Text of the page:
Responding to New Jersey Governor Chris Christie’s announcement that he would not seek the Republican nomination, Ginty blamed the media for “stringing the story along,” after he consistently said he had no intention to run. One week after making headlines for his first announcement, he made another, announcing his decision to endorse former Massachusetts governor Mitt Romney.
“I would’ve loved to have seen Christie run,” she said. “But I can respect a governor with just two or three years’ worth of experience admitting that he’s not ready,”
Former vice presidential candidate Sarah Palin’s recent announcement that she too would stay out of the fray didn’t suprise her.
“She’s a capitalist,” Ginty declared. “She’s making a lot of money right now, reaching a lot of people with her particular message,” referring to the revenue generated by the former Alaska governor’s extensive schedule of speaking engagements and her previous work as a contributing pundit for Fox News.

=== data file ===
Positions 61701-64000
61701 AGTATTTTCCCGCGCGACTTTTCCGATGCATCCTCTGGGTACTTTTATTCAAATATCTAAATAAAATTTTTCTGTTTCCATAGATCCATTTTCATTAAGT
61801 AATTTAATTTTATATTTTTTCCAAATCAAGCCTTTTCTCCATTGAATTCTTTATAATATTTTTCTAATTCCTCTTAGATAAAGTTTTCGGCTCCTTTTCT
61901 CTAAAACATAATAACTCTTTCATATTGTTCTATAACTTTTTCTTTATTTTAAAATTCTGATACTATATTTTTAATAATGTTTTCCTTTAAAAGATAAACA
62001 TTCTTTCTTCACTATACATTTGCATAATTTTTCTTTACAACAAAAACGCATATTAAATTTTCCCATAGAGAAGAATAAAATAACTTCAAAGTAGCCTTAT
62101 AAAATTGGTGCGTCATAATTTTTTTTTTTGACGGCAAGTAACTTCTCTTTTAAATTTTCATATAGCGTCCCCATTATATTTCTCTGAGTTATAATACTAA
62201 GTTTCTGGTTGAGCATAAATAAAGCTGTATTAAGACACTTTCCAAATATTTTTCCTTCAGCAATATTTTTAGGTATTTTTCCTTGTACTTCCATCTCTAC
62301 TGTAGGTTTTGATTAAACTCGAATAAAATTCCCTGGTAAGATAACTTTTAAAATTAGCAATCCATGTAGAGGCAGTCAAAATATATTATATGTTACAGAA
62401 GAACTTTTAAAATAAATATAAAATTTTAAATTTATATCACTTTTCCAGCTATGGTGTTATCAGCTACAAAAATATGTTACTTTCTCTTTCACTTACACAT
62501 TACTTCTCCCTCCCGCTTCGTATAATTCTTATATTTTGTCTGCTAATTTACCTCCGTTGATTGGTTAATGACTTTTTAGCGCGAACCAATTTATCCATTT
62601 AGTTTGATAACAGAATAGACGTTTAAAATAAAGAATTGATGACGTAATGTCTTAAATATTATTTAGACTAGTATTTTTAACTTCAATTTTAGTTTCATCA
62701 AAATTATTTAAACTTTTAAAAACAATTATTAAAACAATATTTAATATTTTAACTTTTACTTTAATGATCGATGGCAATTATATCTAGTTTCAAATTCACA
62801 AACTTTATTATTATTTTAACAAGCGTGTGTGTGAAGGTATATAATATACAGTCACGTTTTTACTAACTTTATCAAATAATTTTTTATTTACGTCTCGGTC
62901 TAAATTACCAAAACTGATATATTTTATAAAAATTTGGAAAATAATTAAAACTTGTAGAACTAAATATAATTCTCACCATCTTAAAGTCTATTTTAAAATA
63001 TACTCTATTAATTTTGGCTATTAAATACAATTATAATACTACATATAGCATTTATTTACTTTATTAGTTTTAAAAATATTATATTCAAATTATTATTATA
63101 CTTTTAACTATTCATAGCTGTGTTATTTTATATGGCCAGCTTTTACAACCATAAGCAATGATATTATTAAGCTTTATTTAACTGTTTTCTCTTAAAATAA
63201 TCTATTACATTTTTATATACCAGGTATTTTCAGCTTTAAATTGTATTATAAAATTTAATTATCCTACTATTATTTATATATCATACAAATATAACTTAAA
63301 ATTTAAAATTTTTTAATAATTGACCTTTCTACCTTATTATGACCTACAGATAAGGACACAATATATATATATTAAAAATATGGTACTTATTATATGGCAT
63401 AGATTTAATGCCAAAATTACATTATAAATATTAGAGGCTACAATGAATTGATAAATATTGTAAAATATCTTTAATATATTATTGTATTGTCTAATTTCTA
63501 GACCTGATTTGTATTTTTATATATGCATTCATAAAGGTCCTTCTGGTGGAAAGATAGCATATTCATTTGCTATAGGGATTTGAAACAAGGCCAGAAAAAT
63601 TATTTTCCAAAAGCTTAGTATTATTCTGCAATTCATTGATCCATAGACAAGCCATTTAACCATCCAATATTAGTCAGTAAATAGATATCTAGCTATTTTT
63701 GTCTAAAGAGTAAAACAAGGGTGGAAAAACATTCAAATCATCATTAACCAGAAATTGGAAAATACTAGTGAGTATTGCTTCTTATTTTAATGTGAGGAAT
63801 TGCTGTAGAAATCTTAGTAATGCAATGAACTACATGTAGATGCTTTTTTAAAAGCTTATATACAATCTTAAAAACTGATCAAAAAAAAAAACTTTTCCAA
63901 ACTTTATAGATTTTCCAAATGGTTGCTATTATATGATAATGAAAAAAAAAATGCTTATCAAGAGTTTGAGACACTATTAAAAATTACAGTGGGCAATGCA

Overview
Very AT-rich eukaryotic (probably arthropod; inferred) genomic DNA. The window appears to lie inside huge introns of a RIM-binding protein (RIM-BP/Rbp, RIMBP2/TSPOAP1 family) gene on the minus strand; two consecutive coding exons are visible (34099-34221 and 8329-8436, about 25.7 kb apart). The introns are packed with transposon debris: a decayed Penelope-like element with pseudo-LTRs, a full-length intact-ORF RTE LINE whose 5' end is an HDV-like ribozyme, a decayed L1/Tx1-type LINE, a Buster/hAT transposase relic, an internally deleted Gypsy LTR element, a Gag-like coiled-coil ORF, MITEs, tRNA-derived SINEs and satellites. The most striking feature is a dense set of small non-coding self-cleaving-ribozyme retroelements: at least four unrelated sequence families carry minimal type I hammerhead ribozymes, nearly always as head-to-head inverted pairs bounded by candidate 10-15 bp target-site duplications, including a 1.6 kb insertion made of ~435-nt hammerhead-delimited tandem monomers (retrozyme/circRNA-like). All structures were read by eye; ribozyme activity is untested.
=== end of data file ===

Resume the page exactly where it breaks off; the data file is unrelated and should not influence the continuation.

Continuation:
“It’s clearly not as influential as being president, but there is still a lot of influence there.”
Commenting on others candidates in the race, she described former House Speaker Newt Gingrich as the “ideas man of the party,” even describing his campaign as the “most professional and organized” of the entire field.
Ginty may find more than a few dissenters on that one. The overhauled Gingrich campaign, which has seen a slight jump in the polls this fall, was in disarray as recently as June following a mass exodus of senior staff, and still finds itself far behind in terms of fundraising.
“I agree with his stance that we need to cut spending and focus on raising revenue,” she said. “The more jobs we can create, the more income tax we’ll generate.”
But Ginty, like Gingrich, is no stranger to playing the role of contrarian. Last spring, she appeared on two Fox News programs hosted by Greta Van Susteren and Glenn Beck after a political firestorm erupted on campus during a College Republicans-organized event known as “Conservative Coming Out Week.”